Today in NBA History: April 7

On April 7, 1959 Boston Celtics guard Bob Cousy dished out 19 assists, tying the NBA Playoff record in a victory over the Minneapolis Lakers. This record was later broken by both Magic Johnson and John Stockton, and the two now sit atop the record book tied at 24. Cousy was the man when it came to assists back in the 50′s, leading the league from 1952-60. The 6-1 guard averaged 18.4 points and 7.5 assists in his 14-year career, and was inducted into the NBA Hall of Fame in 1971. The “Houdini of the Hardwood” played his entire career with the Celtics, pairing with Bill Russell to win six championships.

 

On April 7, 1989 the International Basketball Federation (FIBA) voted to drop the rule forbidding professional basketball players from playing in the Olympics. Since this date we have seen numerous superstars represent their countries in international competition, and each year the United States sends a team full of NBA talent. The “Dream Team” was the first to benefit from the rule change, appearing in the 1992 Summer Olympics in Barcelona. The team consisted of 11 now Hall of Fame players, including Michael Jordan, Scottie Pippen, Patrick Ewing, Larry Bird, Charles Barkley, John Stockton, Karl Malone, Chris Mullin and David Robinson. The mass of superstars easily swept through the competition, winning all 8 matches en route to the gold medal. The average margin of victory was 43.8 points. In recent years the influx of international superstars into the NBA has resulted in more familiar faces on the opposing teams at the Olympics.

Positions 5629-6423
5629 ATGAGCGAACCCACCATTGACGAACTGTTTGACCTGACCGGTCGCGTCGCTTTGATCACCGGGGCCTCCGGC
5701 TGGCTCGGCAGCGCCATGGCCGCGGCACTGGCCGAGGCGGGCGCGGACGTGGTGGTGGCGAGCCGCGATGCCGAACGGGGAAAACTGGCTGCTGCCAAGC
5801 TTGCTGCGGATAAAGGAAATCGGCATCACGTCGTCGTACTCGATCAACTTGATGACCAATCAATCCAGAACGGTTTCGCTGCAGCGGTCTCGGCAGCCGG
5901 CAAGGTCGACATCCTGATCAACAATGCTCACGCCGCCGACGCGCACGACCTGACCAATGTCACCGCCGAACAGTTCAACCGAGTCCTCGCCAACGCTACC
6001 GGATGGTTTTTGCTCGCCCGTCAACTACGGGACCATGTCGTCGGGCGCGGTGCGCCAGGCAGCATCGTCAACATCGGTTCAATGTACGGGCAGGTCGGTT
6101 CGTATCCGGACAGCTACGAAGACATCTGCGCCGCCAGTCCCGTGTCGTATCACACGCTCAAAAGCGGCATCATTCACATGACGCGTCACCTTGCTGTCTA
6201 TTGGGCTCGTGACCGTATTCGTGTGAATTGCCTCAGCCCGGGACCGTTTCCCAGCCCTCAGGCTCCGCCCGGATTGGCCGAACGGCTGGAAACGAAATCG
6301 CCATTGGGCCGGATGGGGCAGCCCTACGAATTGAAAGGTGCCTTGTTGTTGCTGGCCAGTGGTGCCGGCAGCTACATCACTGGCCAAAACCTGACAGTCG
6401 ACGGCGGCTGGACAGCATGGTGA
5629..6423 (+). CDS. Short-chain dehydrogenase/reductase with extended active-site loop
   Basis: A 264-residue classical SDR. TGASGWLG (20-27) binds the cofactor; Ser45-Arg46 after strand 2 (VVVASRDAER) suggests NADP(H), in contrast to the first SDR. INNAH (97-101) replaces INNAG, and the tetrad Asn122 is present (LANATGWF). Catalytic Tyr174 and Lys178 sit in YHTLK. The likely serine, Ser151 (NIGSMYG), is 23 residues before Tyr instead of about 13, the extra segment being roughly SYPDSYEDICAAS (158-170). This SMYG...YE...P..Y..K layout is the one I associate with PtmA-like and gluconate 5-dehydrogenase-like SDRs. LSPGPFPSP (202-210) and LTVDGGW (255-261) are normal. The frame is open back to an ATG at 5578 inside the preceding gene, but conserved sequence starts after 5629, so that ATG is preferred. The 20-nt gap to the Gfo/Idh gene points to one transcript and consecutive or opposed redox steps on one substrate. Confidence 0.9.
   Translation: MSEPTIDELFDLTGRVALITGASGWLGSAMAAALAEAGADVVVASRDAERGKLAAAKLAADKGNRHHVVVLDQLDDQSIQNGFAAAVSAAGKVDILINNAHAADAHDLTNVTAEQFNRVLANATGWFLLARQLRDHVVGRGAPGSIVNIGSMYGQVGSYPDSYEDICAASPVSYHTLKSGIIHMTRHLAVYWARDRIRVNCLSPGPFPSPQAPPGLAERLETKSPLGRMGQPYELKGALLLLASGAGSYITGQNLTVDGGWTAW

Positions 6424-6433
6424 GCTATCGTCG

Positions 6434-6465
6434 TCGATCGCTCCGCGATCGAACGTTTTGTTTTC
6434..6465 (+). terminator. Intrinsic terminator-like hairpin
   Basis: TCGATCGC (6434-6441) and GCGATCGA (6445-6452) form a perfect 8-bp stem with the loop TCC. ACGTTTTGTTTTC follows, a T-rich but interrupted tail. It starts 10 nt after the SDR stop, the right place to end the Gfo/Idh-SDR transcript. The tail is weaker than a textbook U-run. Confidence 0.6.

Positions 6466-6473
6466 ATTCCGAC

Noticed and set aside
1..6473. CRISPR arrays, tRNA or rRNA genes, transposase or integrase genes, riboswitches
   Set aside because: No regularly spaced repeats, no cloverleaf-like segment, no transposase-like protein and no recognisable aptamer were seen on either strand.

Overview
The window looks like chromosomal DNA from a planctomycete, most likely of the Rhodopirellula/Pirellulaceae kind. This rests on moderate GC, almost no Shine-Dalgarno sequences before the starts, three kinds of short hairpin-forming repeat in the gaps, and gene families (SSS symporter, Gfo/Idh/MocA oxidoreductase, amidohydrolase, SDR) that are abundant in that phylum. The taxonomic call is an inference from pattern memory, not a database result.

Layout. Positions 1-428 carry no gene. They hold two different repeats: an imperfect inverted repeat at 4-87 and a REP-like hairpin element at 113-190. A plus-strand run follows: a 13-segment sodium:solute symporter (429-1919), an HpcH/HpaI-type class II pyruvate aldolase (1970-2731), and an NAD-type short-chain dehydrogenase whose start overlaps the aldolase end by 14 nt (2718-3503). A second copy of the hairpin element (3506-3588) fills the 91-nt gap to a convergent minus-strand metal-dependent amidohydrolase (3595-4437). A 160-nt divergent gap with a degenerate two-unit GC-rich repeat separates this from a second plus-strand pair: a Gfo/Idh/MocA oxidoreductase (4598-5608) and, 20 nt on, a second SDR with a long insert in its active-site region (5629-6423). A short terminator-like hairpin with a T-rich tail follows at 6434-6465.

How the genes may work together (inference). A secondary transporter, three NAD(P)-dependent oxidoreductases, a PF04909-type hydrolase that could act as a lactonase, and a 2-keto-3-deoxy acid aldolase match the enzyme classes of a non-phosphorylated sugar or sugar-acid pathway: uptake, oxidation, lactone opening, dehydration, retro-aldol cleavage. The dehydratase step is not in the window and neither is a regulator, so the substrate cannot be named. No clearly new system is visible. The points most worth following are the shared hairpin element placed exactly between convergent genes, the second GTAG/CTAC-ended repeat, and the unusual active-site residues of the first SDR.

Also on April 7, 1989 John Stockton became the first player to record back-to-back 1,000 assist seasons. The Hall of Fame guard would go on to record five straight seasons of 1000+ dimes, a record that should go untouched for some time. Stockton reached the mark seven times in his career, but only two other players (Isiah Thomas, Kevin Porter) have surpassed it even once. The closest active player was Chris Paul with 925 assists in the 2007-08 season.

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